Taking middle-option-bias as an example, Cerf said, when shopping for wine and faced with choices priced at £5, £10 and £20, the middle option will seem like the best option.
"Now, if the supermarket wants to make you buy more of the £20, they will put a £50 or £70 on the right. And you would choose the £20 and think you made the decision yourself," he added.
This edition of Campaign Underground, sponsored by R/GA, which took place on 18 April, examined the existence, causes and consequences of Unconscious Bias within the field of marketing to better understand how it can be overcome.
The first step, Cerf said, is to acknowledge that it exists.
"Most people, if you ask why they did something, or made a choice, they will tell you a story that's often inaccurate or a lie. This could be because they want to lie, or because they're rationalising something and therefore lying to themselves," he said.
An example of this are gym memberships. "We pretend we buy it for ourselves, but really, we're buying it for the skinny version of ourselves. There's even a gym in Los Angeles that has people pay for a year's membership up front, but everytime you show up they'll give you $2 back. If you show up every day, you'd get the entire fee back... but no one does," Cerf said.
While humans mostly believe they have a single sense of self, the reality, as science understands it today, is that there are many voices in our brains that govern decision making. We make decisions according to the majority vote and this may not be true to reality at all.
"For the most part, our brains create realities for us and we believe we wanted to do something or we chose something because it more or less aligns with our internal narrative," Cerf said.
The problem is that we don't question our brains enough. We believe everything that comes up inside our heads, he continued. "You believe what's in your brain is real and you never doubt it, so you're automatically biased against any external input."
In one experiment, participants were offered two cards and asked to pick the person they found more attractive. The person conducting the experiment would then hand them that card and ask them later to justify why they picked that person.
But every so often, the experimenter would use sleight of hand to give the participant a card they had not chosen and asked them to justify their choice.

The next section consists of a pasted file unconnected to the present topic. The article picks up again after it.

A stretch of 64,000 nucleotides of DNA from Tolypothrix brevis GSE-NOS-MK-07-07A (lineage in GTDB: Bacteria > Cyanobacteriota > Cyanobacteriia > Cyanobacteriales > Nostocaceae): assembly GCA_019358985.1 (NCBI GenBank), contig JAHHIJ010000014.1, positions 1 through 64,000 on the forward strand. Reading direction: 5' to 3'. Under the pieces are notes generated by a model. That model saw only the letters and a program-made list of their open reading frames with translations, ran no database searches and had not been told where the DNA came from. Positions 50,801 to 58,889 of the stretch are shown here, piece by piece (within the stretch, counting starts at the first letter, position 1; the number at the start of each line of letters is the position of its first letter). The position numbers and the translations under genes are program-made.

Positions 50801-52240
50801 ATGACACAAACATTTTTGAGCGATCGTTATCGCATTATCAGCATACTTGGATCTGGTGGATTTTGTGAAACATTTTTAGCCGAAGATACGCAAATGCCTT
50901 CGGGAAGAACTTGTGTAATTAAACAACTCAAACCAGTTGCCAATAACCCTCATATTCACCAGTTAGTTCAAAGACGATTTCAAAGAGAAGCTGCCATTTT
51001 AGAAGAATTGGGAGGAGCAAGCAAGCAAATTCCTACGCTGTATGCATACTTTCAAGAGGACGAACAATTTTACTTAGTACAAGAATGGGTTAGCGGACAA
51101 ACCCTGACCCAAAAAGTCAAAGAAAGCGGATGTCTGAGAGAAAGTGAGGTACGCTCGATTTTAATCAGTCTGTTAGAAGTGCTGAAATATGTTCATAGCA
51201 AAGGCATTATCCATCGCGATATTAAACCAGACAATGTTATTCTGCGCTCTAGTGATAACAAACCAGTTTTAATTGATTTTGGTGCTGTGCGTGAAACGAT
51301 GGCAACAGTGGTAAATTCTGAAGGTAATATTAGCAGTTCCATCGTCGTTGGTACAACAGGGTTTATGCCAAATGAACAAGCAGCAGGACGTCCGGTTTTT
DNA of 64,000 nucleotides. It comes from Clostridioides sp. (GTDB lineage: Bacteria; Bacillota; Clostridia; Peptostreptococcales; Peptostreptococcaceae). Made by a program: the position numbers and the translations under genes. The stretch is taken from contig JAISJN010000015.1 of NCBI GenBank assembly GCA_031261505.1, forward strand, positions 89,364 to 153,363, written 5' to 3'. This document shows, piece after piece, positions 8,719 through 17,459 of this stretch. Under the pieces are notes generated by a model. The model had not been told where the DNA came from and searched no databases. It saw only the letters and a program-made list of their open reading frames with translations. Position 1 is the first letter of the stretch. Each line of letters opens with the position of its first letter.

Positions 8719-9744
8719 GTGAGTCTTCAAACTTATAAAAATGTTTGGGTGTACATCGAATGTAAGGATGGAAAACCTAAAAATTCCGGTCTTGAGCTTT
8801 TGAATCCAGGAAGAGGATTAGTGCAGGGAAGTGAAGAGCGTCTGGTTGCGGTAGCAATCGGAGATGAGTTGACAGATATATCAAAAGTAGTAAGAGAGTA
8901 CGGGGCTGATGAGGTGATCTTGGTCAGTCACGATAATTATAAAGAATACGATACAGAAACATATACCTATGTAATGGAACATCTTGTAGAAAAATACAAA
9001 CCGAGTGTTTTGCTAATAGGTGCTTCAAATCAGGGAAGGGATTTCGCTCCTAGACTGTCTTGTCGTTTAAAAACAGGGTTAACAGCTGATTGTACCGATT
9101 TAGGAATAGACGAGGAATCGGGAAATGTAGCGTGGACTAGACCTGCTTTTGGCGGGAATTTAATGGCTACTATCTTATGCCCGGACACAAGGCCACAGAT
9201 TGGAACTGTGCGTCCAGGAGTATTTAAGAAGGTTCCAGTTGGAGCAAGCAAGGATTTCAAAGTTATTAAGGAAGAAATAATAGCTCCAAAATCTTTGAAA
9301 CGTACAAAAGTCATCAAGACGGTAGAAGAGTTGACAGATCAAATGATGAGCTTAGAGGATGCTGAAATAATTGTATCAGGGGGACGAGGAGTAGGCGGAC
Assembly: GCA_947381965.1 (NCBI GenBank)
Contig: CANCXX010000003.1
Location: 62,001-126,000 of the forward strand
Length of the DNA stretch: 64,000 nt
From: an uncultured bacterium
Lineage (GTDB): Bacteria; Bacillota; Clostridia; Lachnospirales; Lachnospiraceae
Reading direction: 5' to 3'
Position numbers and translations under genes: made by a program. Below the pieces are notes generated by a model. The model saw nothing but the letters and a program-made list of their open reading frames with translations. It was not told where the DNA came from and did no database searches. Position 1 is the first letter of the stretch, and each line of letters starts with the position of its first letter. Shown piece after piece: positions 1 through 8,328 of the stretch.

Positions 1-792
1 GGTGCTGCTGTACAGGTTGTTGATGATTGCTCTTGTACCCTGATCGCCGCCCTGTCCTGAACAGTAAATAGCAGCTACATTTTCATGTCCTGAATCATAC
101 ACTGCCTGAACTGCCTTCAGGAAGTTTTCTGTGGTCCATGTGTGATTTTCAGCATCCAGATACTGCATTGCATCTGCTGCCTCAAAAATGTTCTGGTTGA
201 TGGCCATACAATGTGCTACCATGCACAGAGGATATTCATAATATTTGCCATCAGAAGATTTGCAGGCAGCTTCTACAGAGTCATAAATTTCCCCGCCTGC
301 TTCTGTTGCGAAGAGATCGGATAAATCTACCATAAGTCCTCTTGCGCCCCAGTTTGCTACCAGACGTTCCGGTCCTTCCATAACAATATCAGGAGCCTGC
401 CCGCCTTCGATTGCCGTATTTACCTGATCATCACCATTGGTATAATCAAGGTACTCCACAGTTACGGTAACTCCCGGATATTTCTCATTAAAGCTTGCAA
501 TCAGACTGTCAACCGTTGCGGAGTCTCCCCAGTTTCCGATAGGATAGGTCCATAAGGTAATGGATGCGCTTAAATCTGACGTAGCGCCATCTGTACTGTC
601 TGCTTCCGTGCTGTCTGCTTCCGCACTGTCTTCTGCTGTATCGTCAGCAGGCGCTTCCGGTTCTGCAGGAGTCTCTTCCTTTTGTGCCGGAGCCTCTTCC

Only 13% of those who took part noticed the change. The rest? Rationalised the choice as enthusiastically as the ones they'd actually made.
This bias is called "choice blindness", where under certain circumstances we are oblivious to a choice made but we will defend it because we believe we made that choice.
"We look at our memories and we rationalise it. If I changed your memories, you’d change your narrative. Your reality is biased based on what is there not what you want," Cerf said.
Why Dennis is more likely to be a dentist
Other biases outlined in his talk included the propensity for people named Dennis in the US to become dentists because, throughout their lives, they thought people were calling their names when they talk about dentists giving them a slight feeling of ownership towards the profession.
In another experiment, participants were found to either write happy thoughts about their mothers when given hot tea versus mean, angry thoughts when their tea was cold.
"We can now separate the biases. To split the thoughts that happen under the hood with the thoughts we can explain We can change it and make it better," Cerf said. "And I can talk to the voices in your head behind your back and change your behaviour."
The key takeaway from this slightly creepy and rather discomfiting talk, Cerf said, is not to believe everything you think.
"Leave with one understanding. In your head, you have more than one 'you'. They have multiple voices and you will speak with the voice of the majority. To listen to the other voices, stop believing everything you think," he said.